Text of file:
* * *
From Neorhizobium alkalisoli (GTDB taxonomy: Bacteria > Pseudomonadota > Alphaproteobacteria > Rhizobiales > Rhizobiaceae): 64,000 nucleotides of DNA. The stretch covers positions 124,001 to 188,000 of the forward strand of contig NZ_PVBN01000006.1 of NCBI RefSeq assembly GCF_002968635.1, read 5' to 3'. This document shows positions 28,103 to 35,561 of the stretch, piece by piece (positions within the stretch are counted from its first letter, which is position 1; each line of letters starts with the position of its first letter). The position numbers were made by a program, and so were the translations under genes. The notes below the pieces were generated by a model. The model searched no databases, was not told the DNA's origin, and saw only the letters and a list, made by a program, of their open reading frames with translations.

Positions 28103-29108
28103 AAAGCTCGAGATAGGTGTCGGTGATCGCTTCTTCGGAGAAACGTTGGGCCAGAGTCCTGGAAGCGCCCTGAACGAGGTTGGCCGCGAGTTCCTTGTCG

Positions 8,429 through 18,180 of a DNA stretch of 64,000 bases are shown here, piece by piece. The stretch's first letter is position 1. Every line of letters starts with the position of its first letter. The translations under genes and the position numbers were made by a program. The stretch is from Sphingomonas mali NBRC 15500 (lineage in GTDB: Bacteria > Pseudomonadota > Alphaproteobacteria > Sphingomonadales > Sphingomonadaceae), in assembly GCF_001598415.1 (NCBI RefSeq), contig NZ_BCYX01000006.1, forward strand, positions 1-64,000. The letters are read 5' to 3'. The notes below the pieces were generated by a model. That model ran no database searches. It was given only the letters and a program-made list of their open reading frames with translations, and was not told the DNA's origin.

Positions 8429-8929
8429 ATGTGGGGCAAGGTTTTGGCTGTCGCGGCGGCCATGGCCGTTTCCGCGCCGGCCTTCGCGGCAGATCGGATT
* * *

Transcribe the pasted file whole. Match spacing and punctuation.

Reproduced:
From Neorhizobium alkalisoli (GTDB taxonomy: Bacteria > Pseudomonadota > Alphaproteobacteria > Rhizobiales > Rhizobiaceae): 64,000 nucleotides of DNA. The stretch covers positions 124,001 to 188,000 of the forward strand of contig NZ_PVBN01000006.1 of NCBI RefSeq assembly GCF_002968635.1, read 5' to 3'. This document shows positions 28,103 to 35,561 of the stretch, piece by piece (positions within the stretch are counted from its first letter, which is position 1; each line of letters starts with the position of its first letter). The position numbers were made by a program, and so were the translations under genes. The notes below the pieces were generated by a model. The model searched no databases, was not told the DNA's origin, and saw only the letters and a list, made by a program, of their open reading frames with translations.

Positions 28103-29108
28103 AAAGCTCGAGATAGGTGTCGGTGATCGCTTCTTCGGAGAAACGTTGGGCCAGAGTCCTGGAAGCGCCCTGAACGAGGTTGGCCGCGAGTTCCTTGTCG

Positions 8,429 through 18,180 of a DNA stretch of 64,000 bases are shown here, piece by piece. The stretch's first letter is position 1. Every line of letters starts with the position of its first letter. The translations under genes and the position numbers were made by a program. The stretch is from Sphingomonas mali NBRC 15500 (lineage in GTDB: Bacteria > Pseudomonadota > Alphaproteobacteria > Sphingomonadales > Sphingomonadaceae), in assembly GCF_001598415.1 (NCBI RefSeq), contig NZ_BCYX01000006.1, forward strand, positions 1-64,000. The letters are read 5' to 3'. The notes below the pieces were generated by a model. That model ran no database searches. It was given only the letters and a program-made list of their open reading frames with translations, and was not told the DNA's origin.

Positions 8429-8929
8429 ATGTGGGGCAAGGTTTTGGCTGTCGCGGCGGCCATGGCCGTTTCCGCGCCGGCCTTCGCGGCAGATCGGATT